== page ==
Friday, March 01, 2013

The 'Djesus Uncrossed' flipout

So were you offended by “DjesusUncrossed,” Saturday Night Live's riff on Quentin Tarantino's latest film?

I wasn't, but judging by the reaction of the nation's culture warriors, I should have been. Once the sketch aired last weekend, the Internet erupted with the predictable cries of foul. Fox News ran an opinion piece by Todd Starnes melodramatically claiming “NBC Declares War on Christians.” Michael Farris, chancellor of of Patrick Henry College called it the “worst possible attack on the person and character of Jesus Christ.” Seriously?

For its part, the American Family Association, in its official statement, essentially consigned those involved with the sketch to the flames of hell.

Something is missing amid all this outrage: a sense of perspective.

Or, to paraphrase, "SNL's depiction of Jesus as a revengeful man was so blasphemously inaccurate, that he's going to show them that they were exactly right."“Saturday Night Live” hasn't stayed on the air the past 40 years for its biblical scholarship. It is a variety show built around short comedy sketches. Comedy works on its ability to surprise us, and the strength of its surprise often lies in the unexpected juxtaposition of unrelated ideas, especially if the link breaks a taboo.

That is why we laugh at a faux commercial for edible Pampers. This is why it was funny to listen to a Eddie Murphy and a reggae band sing about killing white people, at an American Legion fund-raiser. The images are too bizarre, too contradictory, too exaggerated. They make no sense. So we laugh.

In the case of “Djesus Uncrossed,” the writers at Saturday Night Live link the excessive and gratuitous violence of Quentin Tarantino's movies – “Django Unchained” and “Inglourious Basterds” specifically – to the figure of Jesus. The joke requires viewers the recognize the jarring disconnect between the violence of “Djesus Uncrossed” and the essential pacifism of Jesus in the gospels.

Quentin Tarantino's movies routinely make a spectacle of violence. Compare that to Jesus, who went peacefully when he was arrested, rebuked his disciples when they raised arms, and told his followers “Do not resist an evil person.” Pairing Jesus with Tarantino's love of violence isn't blasphemous; it's humorous. It works because we know that Jesus isn't the kind to cut someone's head in half.

Put simply: The joke would fail if the writers didn't count on us to respect Jesus as a peaceful man. Where's the blasphemy in that?

Is the issue that Saturday Night Live used the likeness of Jesus in a manner that doesn't match the preapproved evangelical manner? That's a narrow attitude to take. Christianity has provided the framework for Western thought for nearly 1,700 years. In America its influence predates the founding of the Republic.

With that sort of legacy, it's only natural to use the language and the symbols of Christianity to communicate and to critique Western thought, civilization and art.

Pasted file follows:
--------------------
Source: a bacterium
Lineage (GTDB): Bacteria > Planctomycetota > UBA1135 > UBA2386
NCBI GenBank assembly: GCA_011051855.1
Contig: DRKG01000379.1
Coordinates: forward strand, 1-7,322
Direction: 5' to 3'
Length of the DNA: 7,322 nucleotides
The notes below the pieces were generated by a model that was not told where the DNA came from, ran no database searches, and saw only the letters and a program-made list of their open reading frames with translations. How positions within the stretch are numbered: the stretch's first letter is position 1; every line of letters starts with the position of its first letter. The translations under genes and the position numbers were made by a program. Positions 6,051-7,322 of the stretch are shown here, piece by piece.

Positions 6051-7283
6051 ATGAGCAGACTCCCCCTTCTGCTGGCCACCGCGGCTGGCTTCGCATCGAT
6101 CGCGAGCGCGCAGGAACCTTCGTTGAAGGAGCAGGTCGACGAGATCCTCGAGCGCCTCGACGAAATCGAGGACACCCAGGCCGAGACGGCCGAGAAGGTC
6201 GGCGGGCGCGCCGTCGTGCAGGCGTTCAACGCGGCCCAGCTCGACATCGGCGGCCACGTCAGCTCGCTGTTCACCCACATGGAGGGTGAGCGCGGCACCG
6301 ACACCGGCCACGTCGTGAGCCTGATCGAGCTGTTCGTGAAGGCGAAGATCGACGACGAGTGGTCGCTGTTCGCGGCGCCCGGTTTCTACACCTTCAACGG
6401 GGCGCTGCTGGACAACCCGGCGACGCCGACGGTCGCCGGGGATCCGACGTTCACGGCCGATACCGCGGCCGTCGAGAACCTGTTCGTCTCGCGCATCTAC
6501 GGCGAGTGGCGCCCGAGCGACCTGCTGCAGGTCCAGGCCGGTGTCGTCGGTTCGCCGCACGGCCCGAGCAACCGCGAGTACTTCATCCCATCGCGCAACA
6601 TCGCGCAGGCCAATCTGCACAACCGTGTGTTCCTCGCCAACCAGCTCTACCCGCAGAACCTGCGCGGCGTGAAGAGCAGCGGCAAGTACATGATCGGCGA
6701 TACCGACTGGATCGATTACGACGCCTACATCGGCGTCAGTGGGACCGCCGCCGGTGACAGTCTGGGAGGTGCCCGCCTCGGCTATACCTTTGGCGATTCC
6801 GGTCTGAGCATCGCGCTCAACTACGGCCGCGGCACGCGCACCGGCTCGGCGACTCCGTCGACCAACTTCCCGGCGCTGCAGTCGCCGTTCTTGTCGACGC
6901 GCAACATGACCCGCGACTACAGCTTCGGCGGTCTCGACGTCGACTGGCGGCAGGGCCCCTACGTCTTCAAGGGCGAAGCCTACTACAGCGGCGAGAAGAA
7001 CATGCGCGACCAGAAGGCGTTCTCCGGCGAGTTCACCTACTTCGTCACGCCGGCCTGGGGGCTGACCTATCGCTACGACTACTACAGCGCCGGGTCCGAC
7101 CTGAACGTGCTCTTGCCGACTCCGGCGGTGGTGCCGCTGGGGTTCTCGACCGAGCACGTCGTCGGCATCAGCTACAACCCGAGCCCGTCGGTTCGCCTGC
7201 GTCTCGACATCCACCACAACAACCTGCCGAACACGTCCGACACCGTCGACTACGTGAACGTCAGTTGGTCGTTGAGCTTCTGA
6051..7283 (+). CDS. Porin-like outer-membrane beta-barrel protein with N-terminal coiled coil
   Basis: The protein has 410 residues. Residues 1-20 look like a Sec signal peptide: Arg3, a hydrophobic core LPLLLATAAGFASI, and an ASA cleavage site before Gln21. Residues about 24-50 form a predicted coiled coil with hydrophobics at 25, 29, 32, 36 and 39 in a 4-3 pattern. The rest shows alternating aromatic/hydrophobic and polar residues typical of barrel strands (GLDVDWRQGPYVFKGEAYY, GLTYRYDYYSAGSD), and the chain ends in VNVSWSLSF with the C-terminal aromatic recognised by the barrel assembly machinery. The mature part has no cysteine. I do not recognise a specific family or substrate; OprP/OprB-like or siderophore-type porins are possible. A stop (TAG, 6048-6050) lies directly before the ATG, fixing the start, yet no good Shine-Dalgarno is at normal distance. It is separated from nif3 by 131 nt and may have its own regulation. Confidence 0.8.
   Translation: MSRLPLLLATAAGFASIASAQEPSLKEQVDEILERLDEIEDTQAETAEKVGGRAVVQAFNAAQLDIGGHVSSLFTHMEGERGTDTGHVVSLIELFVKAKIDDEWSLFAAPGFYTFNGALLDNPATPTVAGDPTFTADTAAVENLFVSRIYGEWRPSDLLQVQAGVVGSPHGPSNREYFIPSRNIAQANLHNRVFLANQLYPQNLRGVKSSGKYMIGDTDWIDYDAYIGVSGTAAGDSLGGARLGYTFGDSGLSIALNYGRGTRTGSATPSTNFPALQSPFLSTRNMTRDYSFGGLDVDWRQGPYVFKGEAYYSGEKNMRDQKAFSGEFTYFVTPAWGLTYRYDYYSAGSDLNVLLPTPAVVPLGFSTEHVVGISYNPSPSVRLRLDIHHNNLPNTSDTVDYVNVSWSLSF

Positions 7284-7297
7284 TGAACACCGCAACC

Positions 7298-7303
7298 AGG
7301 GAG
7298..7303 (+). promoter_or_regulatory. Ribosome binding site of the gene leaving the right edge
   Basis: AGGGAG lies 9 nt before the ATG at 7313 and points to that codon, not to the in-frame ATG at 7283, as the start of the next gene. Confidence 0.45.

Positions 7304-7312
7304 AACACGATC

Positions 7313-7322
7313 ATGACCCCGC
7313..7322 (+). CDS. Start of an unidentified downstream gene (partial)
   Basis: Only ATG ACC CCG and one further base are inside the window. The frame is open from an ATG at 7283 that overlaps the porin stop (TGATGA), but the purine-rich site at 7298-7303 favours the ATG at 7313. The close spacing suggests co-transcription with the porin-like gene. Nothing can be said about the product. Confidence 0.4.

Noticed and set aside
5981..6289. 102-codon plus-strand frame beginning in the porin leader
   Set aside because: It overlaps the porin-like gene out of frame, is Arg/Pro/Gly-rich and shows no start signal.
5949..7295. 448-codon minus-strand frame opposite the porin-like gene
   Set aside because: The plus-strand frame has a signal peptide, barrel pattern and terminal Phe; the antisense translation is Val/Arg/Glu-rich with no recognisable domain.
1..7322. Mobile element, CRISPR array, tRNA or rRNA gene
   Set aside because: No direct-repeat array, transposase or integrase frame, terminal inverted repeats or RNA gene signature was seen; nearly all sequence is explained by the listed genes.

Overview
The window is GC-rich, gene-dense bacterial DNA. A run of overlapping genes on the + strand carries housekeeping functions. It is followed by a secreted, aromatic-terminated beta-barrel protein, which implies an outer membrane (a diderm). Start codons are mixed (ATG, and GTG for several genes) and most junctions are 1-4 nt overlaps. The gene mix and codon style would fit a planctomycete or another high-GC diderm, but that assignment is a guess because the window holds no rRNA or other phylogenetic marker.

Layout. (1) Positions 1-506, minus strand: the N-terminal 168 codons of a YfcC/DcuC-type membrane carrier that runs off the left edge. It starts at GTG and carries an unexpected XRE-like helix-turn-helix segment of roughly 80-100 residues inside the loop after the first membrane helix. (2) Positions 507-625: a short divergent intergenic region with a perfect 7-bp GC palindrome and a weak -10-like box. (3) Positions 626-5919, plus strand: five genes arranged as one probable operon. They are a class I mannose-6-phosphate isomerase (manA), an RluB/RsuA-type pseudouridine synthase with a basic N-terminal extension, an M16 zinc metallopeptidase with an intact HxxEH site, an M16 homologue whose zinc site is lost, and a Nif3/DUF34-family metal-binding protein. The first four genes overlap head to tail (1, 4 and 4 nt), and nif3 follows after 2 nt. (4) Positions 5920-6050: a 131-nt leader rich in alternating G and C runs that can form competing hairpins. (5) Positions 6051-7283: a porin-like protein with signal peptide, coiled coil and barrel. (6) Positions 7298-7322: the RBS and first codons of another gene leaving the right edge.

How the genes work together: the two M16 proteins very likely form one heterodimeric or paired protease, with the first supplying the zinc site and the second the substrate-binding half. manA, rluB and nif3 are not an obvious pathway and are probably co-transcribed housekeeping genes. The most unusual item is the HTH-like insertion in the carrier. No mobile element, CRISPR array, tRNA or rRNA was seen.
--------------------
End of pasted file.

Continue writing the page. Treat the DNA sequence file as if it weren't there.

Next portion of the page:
Is the issue that Saturday Night Live portrayed Jesus specifically in a violent manner? Perhaps it is. Either way, I think we have deeper problems than “Djesus Uncrossed.”

Years ago, some people complained that Jesus too often was being portrayed in popular culture as a hippie sort of flower child, powerless and weak, the sort of guy who gets sand kicked in his face at the beach. The Jesus pushed by the Right has the opposite problem. The Right too often has used Jesus to stoke up people's anger, to justify invading Iraq and other Muslim countries, to marginalize gays and lesbians, and even to deny women access to contraceptives. This Jesus is no milquetoast; he's the guy who's going to kick sand in your face at the beach.

The difference is that Saturday Night Live portrayed the vengeful Jesus as a joke, while the Right is completely serious about theirs. Who's committing blasphemy now?

About the only stereotype missing from Harry Hanukkah is that he wasn't a lawyer.
Starnes asks rhetorically why Saturday Night Live never pokes fun at Judaism – I guess he never saw“Harry Hanukkah Saves Christmas” – and never tells jokes about Islam. I'd wager it's not because they're afraid of offending Muslim viewers, nor because they hold a special regard for Islam, as much as that it's rude to pick on the little guy.

Because the truth is, in America at least, Islam remains a minority religion, with only about 2.6 million adherents in a nation of 300 million people. For all the complaints of the Religious Right that Christianity in America is under siege, Christianity remains the dominant narrative of our culture. Christmas is a federal holiday, not Eid al-Fitr. Everyone in America knows what Easter celebrates; I doubt you'll find one Christian in 10 who knows what Shavuot is, or what its relationship is to the Day of Pentecost.

The Religious Right loves to play the persecution card. The message it has been hammering for years is pretty simple: Be afraid. There's a war on Christianity, and we're losing. Liberals are attacking God. Our culture, our heritage, our legacy, are all under attack.

Faith should lead us to reach out to other people and to forge connections with them. If the most it inspires someone to do, is to tell you to be afraid, do yourself a favor.

Tune them out. Their attitude is the most offensive thing of all.


Copyright © 2013 by David Learn. Used with permission. All rights reserved.

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